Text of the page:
From the hills and hollers of the Hidden Ridge Campground to the banks of Lake Cumberland, music will be echoing throughout this coming weekend when the inaugural Sleeping in the Woods Songwriter Festival rolls into the town of Monticello, south-central Kentucky.
Hosted by Prestonsburg-based songsmith Nicholas Jamerson, the intimate gathering - named after one of his most popular songs - will welcome top shelf songwriters from Kentucky, Nashville and beyond with the likes of Jim Lauderdale, Bella White, Lucas Wayne and Rachel Baiman all scheduled to perform.
The event will also serve as a de facto album release celebration for Jamerson, who will release his album Peace Mountain featuring Charles Wesley Godwin, Magnolia Boulevard and others on May 19.
Although it’ll be the festival’s first go-around, it’s far from the first gathering that Jamerson has curated. Also a member of country duo Sundy Best, he and bandmate Kristofer Bentley have organized the Kinfolk Reunion in their hometown the past three springs, in turn providing a blueprint for how Sleeping in the Woods will operate.
Part of that includes serving up other recreational activities, which the sprawling 53-acre campground has in droves with easy access to Lake Cumberland for swimming, fishing and boating along with disc golf baskets, hiking trails and more.
Music will be the main dish throughout the weekend, though, with everything from songwriter rounds to workshops and traditional sets taking center stage.
With everything on offer, we’re certain there won’t be much sleeping in the woods this weekend. To accommodate, we’ve gathered the five performances we’re most looking forward to at Kentucky’s newest music festival.
This is Holler's guide to the Best Things to See at Sleeping in the Woods 2023.
Based in Illinois, Lucas Wayne has found a second home in Kentucky in recent years thanks to his down-to-earth demeanor and gripping songwriting that will have you laughing one minute and crying a river the next. Need proof? Give a listen to his song 'No One Turns Me On', a tearjerker he wrote for his grandfather (who’s since passed on) from the perspective of his tableside lamp that offers astute observations of their time together and his deteriorating health.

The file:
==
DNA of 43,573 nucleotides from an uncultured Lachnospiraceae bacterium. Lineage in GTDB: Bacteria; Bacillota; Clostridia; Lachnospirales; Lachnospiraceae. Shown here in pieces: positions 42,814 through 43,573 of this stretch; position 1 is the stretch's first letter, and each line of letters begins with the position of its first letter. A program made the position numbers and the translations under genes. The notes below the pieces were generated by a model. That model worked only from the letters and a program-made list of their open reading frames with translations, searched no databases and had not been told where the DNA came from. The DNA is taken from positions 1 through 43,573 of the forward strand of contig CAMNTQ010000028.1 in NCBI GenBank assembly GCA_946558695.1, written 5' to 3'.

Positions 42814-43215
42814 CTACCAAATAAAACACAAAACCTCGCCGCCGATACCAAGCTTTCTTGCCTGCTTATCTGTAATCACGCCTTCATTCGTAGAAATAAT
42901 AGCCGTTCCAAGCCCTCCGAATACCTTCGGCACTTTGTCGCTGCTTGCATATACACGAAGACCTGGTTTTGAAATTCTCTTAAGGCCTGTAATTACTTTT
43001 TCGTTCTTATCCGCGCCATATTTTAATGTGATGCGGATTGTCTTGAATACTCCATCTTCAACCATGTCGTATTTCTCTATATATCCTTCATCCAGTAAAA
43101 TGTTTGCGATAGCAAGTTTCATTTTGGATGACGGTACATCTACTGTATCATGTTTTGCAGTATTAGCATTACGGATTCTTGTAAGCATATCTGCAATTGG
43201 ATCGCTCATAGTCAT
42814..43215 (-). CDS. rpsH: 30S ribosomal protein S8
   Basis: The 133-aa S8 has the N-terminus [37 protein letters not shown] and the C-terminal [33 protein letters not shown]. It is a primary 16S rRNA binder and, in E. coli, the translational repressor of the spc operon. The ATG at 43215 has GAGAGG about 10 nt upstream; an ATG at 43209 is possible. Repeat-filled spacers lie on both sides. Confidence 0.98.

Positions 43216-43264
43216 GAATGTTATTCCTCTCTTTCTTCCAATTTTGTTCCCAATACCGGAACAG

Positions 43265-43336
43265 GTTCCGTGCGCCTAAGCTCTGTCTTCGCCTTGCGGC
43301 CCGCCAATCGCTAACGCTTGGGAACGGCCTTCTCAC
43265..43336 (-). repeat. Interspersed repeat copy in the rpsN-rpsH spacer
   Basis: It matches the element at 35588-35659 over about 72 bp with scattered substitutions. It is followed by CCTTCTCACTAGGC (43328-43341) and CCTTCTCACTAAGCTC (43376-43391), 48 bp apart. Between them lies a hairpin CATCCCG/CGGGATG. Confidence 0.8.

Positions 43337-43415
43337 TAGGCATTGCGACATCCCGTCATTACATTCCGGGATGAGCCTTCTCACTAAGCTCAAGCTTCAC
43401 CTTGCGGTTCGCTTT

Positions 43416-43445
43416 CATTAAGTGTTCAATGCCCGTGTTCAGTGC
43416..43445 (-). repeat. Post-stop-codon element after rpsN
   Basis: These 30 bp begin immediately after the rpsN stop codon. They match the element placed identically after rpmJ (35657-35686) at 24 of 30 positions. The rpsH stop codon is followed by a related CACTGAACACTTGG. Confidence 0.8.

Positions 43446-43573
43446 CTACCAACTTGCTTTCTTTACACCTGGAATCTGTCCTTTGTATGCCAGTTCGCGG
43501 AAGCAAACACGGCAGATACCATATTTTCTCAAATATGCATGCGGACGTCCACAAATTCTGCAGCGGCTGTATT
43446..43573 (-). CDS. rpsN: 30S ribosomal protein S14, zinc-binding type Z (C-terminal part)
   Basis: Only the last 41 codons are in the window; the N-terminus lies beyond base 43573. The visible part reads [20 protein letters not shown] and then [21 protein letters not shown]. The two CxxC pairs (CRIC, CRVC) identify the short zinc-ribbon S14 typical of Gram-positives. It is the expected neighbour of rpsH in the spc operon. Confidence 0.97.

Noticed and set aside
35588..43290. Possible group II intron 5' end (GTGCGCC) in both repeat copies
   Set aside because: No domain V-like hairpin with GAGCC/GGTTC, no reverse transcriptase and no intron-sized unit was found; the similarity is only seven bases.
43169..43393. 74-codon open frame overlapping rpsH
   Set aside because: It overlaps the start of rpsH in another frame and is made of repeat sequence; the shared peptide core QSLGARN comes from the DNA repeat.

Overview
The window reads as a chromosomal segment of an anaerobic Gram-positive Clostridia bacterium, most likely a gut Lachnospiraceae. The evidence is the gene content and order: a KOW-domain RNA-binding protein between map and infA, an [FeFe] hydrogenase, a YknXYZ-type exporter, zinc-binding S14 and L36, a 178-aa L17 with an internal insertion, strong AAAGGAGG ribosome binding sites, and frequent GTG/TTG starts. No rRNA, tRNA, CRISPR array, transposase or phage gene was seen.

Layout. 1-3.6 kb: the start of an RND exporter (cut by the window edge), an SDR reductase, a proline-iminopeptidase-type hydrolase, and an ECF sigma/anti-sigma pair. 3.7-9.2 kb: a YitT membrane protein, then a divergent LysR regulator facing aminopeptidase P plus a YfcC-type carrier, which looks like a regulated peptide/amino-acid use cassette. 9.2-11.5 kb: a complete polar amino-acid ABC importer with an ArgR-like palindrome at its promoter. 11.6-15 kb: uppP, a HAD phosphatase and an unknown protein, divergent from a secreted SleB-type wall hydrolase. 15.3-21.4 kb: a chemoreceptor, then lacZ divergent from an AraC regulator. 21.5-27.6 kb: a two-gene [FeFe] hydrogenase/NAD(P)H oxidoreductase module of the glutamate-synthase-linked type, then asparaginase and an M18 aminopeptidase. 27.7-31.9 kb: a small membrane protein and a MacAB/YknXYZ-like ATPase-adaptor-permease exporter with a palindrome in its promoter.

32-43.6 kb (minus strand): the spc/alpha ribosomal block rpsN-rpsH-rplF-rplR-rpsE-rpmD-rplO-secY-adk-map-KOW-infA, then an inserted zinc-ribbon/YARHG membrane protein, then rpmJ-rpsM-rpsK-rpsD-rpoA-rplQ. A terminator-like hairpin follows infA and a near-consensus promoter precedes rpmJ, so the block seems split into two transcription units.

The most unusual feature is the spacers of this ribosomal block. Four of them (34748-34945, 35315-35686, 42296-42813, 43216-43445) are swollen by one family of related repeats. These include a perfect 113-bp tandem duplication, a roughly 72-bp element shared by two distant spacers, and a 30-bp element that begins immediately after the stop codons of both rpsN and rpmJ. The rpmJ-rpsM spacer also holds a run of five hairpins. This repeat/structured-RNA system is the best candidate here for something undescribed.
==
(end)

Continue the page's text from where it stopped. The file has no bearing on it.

A longtime bassist for Jamerson’s backing band The Morning Jays, Jordan Allen has also carved out his own space in Kentucky’s burgeoning music scene with his blend of Appalachian country, southern rock and soul. The London, KY native - who possesses one of the region’s most crisp and well-rounded voices - will be mixing songs old and new during a songwriter round with Don Rogers and Emily Jamerson as he closes in on the release of his second full-length album, The Makings of a Man, on June 16.
Currently one of the most sought after artists in bluegrass and folk music following last month’s release of Among Other Things, Calgary native Bella White will wow the Sleeping in the Woods crowd with her soothing vocals that feel more like they belong in 1963 than 2023. Thankfully for us, she’s thriving in the here and now with her earnest storytelling and a sound similar to fellow mountain music matriarchs Loretta Lynn and Patsy Cline.
Even though she’s done session and side-person work with the likes of Kacey Musgraves and Molly Tuttle, the true magic of prolific picker Rachel Baiman lies in her own songs, heavily steeped in the folk tradition. On her latest album Common Nation of Sorrow she tackles everything from socialism to mental health, moral debt and more, painting a full-scale mosaic of her traditional leaning influences and flexing her songwriting muscles in the process.
If you’ve earned the approval of Sturgill Simpson, you’re doing something right. Such is the case for Nashville-by-way-of-Eastern Kentucky artist Brit Taylor, who’s latest album Kentucky Blue was co-produced by Simpson and music city mainstay Dave Ferguson. With a commercial appeal and drive to write and sing her songs on her own terms, Taylor is not only a can’t miss artist at Sleeping in the Woods, but one of the top rising acts to keep your eyes (and ears) on in country music, period.
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